Tuesday 17 March 2020

Interview with Tommy Baker

Available on DVD and Digital today, FACING EAST is the story of a cemetery in Kentucky that re-uses graves – over and over and over. It’s a confronting and powerful doc. We spoke to director Tommy Baker about it.

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Tell us about the motivation to make a film based on this, well, crooked cemetery?

I just kind of fell into this documentary really organically. A friend of mine recommended me to the Friends of Eastern Cemetery group, I was just starting off as a film maker and they needed someone to come and help them shoot some footage they could use to raise awareness of what they were doing. I believe they were in their first year and the cemetery was still in really bad shape. After leaving the first day that I came down there with my camera, I knew that there was a much, much bigger story there and I had to find out more. I didn't know right off that it would be a feature length film but the more I kept going down there, talking to people, researching the cemetery, the crazier and crazier the story kept getting. Several times we thought we had a rough cut of the finished movie and then someone would contact us or some new piece of information would come to light. None of us expected the story to be as big, or as dark as it ultimately turned out to be.

How long ago did you begin plotting out the movie?

The first day I went down with my camera would have been August of 2013. Some of the footage from that summer actually made the final cut of the film. I really got serious about finishing the film sometime in 2015. It was a very long journey.

And any hurdles to overcome before it was a ‘go’?

We had so many hurdles. We tried for a quite a while to negotiate with some local news stations who had covered various aspects of the story so we could use footage from those segments but licensing fees were exorbitant and we had no budget. We raised a little money crowdfunding after that in hopes to get at least a minute or two of news footage but we couldn't raise enough. That process was over more than a year which was frustrating to have no positive results afterwards. That's just one example.

Who was the first main interviewee to agree to get involved? Did the rest sort of fall in after he/she committed?

Once I had been down to the cemetery a few times I was introduced to Andy Harpole who founded the Friends of Eastern Cemetery group I mentioned earlier. We talked a few times and he ultimately agreed to help with the project. He wasn't actually my first interview but he knew who to talk to and opened a lot of doors that I would've never found on my own. Over the course of the project I interviewed him a number of times.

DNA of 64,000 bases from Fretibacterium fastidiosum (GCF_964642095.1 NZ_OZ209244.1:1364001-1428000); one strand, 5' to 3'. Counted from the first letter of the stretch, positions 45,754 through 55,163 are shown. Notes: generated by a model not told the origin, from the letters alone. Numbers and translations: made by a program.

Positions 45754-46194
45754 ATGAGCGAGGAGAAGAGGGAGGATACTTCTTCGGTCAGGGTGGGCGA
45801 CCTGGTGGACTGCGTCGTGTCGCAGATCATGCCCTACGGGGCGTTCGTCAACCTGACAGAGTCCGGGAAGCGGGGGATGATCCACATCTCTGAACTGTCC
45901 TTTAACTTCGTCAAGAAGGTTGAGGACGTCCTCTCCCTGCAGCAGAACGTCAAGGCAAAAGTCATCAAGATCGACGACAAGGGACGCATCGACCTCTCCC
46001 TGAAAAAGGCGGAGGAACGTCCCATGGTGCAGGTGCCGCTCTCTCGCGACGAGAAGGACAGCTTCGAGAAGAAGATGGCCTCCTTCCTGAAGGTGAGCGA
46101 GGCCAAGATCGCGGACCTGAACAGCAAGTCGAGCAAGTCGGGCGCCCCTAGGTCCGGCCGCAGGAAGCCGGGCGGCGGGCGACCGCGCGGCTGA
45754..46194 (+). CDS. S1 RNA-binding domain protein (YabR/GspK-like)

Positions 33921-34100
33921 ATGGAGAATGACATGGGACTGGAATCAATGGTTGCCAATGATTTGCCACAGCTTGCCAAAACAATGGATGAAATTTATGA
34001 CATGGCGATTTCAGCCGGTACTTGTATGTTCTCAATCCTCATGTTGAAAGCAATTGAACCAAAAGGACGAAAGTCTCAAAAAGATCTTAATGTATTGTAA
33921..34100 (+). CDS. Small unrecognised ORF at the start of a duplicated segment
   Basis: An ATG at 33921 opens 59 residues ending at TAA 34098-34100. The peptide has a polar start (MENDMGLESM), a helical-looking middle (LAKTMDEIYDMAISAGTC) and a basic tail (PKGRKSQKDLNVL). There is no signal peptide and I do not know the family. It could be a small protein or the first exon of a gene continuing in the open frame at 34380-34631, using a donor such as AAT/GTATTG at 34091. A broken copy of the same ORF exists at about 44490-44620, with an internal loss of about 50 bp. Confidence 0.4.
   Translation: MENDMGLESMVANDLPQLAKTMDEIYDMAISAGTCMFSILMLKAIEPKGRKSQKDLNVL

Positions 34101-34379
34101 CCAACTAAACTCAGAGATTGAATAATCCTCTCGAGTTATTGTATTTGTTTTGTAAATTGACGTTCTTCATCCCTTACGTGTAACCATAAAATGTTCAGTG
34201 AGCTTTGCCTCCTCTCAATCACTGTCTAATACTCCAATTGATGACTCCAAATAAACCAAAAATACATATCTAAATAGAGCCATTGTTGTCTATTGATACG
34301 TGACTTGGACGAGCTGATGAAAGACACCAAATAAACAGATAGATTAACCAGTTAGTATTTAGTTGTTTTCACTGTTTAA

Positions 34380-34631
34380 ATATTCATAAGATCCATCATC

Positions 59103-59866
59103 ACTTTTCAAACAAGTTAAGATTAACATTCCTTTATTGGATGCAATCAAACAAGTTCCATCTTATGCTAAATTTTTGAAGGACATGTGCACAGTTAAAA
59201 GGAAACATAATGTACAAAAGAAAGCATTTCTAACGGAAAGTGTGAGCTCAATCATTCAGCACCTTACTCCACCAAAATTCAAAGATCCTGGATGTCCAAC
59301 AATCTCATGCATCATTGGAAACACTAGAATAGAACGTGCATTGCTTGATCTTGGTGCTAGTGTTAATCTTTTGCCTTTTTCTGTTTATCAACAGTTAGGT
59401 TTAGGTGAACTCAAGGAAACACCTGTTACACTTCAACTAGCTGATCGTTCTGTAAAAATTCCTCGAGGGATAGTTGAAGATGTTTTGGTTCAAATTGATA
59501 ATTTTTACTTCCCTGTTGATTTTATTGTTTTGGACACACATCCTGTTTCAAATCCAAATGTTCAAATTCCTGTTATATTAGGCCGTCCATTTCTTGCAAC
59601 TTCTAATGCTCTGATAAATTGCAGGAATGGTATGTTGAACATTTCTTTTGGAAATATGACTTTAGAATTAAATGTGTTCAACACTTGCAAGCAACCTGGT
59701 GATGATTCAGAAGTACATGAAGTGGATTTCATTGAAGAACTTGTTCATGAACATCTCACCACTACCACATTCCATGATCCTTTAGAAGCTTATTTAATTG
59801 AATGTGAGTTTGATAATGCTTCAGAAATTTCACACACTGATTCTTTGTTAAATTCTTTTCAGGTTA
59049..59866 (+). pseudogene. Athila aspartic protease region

Is this a place you yourself were familiar with before the movie?

I wasn't really familiar with the cemetery beforehand, although as I later found out I had lots of connections to it, friends who were at least vaguely aware of what had happened there, and even one friend who, unbeknownst to me, had made a short documentary in high school around 2004 about the subject.

I imagine your knowledge of the place greatly increased as the film kicked in?

Over the course of researching this documentary I kind of became an expert on this little 30 acre piece of land. I still go down there often. I feel a strong connection with the cemetery that I'm not sure that I can explain. It's never been scary to me though. I might've gotten creeped out a couple times briefly but I always felt strangely welcome there.

For you, what’s the goal with the film?

Most importantly I hope the film can serve the original purpose of why I came down there the first time. To get the word out about The Friends of Eastern Cemetery Non -profit group so they can get the help they so desperately need. I also hope that the story will find other people like Andy Harpole in other cities and give them a little motivation to go and help preserve and upkeep other historical and abandoned cemeteries. This isn't the only place this has happened. I urge anyone who wants to form a similar group to contact the friends of Eastern Cemetery and get more information, and inspiration on how to go about doing that.

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